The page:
We had the opportunity to go on a tour of Drumthwacket with a group of kids and their parents. I can’t really say that we had a great time, but we most certainly had an experience that I can share here. For those that have never heard of it, Drumthwacket is the governor’s mansion in NJ. It is supposed to be the official residence of the NJ governor, though the current governor chose to stay in his house after the election. Actually, very few of the more recent governors chose to live at the mansion, you can read more about it here.
Our tour was a group tour, a large group of about 50 people was scheduled for 11:30. We were told by the organizing parent to make sure we don’t come early for we won’t be allowed to drive in and certainly don’t come late. We showed up at 11:25. Everyone’s cars were ushered by the guard and directed to park in the tiny parking area. We sat in the car as the guard walked around the cars, checked your id’s and saw if you were on the list of guests for the tour. After he finished we were allowed to come out and come up to the front steps of the mansion. The mansion is beautiful, and looks lovely:
We were allowed to take a group photo of all the kids on the front steps, then split into two groups of 25 based on the kids ages and ushered inside.
The tour guide was knowledgeable and did his best to keep a group of 15 or so kids ages 8 to 12 entertained. As we went through the house, the kids progressively got more and more restless and tired. They did have some questions and the tour guide engaged them by asking them questions, and their opinions. The tour lasts about an hour and goes through 6 rooms. The Drumthwacket mansion is filled with history. The most fascinating part for me was the wall paper in the dining room. Painted by hand, it is beautiful. There are no photos allowed inside, so if you would like to see what it looks like, check out the official Drumthwacket website.
I wish they would show more of the house, told some ghost stories, and some amazing stories from this great, old mansion’s history. I am sure this place holds more interesting and amazing stories then just the basic historical facts. Something to keep a group of young kids enthralled and excited through the hour.
The word that kept coming into my mind through out this tour is ‘decadence’. It was most definitely elaborate, ornate, shiny, and beautiful. I think there are some fascinating facts about our history, and NJ, that the kids have picked up from this experience.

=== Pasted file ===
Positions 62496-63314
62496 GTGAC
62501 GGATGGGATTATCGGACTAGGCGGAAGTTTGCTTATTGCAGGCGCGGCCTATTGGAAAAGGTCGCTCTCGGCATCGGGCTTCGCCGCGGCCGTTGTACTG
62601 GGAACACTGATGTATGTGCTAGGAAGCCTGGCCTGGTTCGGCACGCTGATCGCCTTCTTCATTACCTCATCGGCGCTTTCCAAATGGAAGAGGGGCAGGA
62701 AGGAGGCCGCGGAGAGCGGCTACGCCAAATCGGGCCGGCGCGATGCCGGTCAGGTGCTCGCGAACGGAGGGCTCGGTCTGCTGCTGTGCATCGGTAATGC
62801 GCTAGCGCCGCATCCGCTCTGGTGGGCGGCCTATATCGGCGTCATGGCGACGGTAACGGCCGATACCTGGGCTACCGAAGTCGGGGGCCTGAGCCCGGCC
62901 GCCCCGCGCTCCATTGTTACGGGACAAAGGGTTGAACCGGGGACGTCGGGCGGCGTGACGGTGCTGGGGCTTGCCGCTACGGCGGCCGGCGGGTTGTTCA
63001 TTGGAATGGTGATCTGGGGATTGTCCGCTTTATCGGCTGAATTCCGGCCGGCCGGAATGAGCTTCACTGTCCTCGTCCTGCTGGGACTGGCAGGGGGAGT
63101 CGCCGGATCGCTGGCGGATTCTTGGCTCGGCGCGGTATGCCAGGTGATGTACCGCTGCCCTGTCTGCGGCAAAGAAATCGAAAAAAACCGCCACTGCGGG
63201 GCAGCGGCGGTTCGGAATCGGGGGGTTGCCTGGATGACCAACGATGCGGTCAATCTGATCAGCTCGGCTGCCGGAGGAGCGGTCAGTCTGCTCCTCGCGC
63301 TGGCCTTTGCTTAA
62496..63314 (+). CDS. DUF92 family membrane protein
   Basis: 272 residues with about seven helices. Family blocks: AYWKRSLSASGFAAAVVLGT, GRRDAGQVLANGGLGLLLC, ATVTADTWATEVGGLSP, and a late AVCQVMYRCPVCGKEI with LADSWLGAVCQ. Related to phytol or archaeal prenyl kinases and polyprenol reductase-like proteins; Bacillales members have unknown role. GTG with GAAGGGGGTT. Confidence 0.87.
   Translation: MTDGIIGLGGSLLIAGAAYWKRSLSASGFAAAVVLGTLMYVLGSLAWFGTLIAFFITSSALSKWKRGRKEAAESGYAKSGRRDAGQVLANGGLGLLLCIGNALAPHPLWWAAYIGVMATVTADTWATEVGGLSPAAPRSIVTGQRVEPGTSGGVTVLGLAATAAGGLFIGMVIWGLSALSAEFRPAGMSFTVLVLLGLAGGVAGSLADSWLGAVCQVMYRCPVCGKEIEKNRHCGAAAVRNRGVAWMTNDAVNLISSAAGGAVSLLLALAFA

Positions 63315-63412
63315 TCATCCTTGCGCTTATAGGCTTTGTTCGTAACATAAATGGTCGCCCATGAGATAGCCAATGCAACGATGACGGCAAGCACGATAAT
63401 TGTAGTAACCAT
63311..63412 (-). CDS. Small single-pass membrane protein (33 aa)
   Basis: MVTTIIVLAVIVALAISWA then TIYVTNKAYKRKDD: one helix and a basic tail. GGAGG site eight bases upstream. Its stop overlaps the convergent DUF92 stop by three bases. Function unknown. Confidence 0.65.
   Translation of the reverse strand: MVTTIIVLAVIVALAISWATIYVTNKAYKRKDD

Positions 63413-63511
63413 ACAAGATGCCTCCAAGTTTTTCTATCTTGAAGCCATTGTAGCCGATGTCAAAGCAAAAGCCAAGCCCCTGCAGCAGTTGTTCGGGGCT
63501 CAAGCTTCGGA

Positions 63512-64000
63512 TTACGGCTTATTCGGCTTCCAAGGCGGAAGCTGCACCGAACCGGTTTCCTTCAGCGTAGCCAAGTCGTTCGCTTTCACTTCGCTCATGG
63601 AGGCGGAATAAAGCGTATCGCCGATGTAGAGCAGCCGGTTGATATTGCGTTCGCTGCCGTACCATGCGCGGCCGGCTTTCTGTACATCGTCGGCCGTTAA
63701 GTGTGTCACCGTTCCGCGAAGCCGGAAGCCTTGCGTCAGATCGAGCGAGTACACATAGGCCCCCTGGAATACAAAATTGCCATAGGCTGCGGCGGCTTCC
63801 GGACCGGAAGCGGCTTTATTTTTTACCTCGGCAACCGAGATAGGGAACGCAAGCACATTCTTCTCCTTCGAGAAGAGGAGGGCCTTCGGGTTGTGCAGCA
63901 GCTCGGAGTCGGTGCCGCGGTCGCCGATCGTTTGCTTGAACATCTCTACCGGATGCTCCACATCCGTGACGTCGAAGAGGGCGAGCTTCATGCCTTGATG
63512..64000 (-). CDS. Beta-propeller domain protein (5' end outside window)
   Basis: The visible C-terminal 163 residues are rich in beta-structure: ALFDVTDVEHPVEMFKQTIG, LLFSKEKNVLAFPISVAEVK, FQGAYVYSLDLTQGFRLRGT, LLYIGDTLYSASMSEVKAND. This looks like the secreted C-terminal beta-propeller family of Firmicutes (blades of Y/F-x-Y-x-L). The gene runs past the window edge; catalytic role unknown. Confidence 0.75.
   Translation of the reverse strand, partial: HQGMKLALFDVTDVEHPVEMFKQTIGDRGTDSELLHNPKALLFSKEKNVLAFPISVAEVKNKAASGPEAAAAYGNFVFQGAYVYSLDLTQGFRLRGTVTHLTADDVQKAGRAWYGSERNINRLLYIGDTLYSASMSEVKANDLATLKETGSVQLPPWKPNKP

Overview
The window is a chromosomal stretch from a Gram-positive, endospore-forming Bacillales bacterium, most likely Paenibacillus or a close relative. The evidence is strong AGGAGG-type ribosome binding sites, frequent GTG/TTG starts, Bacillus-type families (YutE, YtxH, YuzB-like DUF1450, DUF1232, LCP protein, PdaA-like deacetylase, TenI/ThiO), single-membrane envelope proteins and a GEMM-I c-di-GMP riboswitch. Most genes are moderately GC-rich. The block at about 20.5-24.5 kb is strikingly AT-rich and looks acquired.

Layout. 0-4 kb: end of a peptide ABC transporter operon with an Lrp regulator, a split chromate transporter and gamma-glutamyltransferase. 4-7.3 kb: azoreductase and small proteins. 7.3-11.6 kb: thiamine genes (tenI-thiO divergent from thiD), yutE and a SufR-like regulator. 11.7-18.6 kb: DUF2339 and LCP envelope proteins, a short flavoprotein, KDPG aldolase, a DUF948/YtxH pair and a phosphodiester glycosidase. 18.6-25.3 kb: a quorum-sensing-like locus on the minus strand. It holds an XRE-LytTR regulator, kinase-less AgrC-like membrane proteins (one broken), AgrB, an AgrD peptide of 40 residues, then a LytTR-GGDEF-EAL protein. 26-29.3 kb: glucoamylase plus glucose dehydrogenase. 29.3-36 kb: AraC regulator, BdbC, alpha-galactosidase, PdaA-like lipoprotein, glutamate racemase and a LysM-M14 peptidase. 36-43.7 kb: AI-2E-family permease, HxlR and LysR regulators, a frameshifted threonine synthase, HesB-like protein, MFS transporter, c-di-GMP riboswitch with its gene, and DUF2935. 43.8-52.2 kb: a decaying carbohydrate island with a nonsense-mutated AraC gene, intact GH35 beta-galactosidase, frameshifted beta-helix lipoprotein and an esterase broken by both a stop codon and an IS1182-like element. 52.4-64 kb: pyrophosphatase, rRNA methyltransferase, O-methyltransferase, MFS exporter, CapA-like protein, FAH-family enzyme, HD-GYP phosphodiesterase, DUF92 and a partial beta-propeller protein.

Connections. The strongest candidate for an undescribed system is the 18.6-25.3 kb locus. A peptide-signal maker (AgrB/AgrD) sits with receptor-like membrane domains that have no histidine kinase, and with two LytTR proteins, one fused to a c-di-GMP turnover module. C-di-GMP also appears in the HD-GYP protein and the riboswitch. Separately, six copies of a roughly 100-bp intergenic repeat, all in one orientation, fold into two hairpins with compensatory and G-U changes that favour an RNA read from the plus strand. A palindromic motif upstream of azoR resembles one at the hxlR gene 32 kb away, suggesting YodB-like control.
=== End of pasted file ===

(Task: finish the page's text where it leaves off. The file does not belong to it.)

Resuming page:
There are a few things I would keep in mind if I were to go on this tour again.
First, there are beautiful gardens behind the mansion. I would call ahead and make sure that the master gardener would be there at the time of the tour, so that the group can explore the gardens. We were told that the master gardener is not coming that day, and that the gardens are off limits without him. It was disappointing for the kids and the adults. It was a particularly beautiful day, and the kids were really excited to get outdoors for a bit and explore.
Here is a photo of the garden space from the parking area:
Second, instead of going on the guided tour, I would shop up for an open house. I think it would be more fun to explore the house in that manner.
I would not make the drive to Drumthwacket just for the tour. I would go visit the Princeton Art Museum, walk around Princeton, go out for an ice cream, and then visit Drumthwacket in the same trip.
If you do go with kids, do more then just Drumthwacket. You can go visit Terhune Orchards, or Princeton Art Museum, or something else that day in addition to Drumthwacket. Plus, maybe if you go over some of the information about NJ, some of the exciting battles in the revolutionary war or ghost stories ahead of time, it might make it more exciting for them.
We have gone to the Liberty Hall Museum in the past, on two separate occasions, using our library pass, and I have to say it was quite a bit more kid friendly (especially if you go on a Thursday in the fall when you can pick apples and peruse the farmers market) and also filled with NJ History and amazing stories of the past.
Some more information: the tours are free. You can make reservations if you have a large group, or you can come on most Wednesdays at 1 pm for a public guided tour. You can find more information about Drumthwacket on their website.